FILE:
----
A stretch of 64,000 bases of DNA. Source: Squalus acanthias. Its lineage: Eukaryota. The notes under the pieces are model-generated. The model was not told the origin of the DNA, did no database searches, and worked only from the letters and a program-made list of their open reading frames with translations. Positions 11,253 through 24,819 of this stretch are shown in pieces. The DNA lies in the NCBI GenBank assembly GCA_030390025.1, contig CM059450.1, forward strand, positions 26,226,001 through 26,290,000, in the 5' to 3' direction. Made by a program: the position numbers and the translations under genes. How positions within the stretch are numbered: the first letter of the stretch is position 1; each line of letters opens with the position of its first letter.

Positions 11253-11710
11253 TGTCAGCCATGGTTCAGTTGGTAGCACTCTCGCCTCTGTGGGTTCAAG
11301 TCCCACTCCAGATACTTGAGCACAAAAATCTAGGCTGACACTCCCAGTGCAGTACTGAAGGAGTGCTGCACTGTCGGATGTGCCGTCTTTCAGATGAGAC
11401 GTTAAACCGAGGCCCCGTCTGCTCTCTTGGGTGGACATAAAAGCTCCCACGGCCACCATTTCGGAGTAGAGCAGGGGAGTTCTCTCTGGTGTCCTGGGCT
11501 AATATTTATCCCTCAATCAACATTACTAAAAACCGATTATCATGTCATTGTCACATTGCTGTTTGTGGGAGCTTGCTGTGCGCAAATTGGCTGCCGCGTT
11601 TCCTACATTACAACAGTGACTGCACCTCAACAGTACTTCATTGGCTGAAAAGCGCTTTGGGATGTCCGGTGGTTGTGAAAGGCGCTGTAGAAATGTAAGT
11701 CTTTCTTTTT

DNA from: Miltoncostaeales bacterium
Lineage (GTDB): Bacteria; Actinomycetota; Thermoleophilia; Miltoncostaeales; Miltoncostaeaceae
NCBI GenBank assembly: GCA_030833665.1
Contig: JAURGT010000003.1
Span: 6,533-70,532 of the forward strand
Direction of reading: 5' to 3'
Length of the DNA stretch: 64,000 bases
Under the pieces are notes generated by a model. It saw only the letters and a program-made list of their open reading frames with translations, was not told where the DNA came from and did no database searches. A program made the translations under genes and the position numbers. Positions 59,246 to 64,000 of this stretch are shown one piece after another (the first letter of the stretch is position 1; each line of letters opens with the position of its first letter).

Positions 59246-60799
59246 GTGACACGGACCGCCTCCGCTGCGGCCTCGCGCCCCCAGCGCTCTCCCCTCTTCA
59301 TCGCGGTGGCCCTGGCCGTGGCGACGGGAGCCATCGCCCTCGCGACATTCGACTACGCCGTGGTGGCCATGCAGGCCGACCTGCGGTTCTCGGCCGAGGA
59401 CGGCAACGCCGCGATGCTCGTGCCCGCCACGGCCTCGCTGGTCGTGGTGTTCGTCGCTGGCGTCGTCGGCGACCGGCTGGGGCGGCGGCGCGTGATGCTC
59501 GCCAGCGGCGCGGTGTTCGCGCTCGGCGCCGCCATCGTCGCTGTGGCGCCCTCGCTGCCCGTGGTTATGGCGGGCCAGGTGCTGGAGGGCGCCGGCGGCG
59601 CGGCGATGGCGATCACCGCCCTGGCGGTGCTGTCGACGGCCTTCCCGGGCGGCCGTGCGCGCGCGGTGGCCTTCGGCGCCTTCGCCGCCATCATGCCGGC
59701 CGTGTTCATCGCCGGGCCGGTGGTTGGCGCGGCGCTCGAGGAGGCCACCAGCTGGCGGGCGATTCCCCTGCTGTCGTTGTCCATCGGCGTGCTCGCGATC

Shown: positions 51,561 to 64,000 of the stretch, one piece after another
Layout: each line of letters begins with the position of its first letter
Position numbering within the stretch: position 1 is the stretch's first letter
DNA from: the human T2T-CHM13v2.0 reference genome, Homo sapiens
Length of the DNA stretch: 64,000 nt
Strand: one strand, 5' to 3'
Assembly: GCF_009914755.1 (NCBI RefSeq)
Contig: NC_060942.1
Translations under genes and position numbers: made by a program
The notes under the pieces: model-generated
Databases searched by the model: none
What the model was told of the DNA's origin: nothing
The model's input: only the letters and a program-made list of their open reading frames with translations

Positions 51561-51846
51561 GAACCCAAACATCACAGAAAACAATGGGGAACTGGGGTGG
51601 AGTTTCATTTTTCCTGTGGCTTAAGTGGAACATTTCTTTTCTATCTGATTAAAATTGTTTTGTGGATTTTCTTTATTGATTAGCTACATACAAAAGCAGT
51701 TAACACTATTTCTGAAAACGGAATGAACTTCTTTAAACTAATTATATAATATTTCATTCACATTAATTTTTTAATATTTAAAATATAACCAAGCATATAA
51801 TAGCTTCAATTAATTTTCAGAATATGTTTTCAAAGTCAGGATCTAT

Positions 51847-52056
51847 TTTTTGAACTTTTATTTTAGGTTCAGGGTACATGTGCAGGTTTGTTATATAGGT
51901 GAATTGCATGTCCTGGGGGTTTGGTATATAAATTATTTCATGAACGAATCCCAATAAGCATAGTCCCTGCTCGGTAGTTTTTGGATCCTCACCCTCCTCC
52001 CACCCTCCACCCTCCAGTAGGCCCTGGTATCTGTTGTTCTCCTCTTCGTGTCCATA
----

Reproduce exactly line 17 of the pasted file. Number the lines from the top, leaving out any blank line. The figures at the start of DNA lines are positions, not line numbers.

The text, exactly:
Positions 59246-60799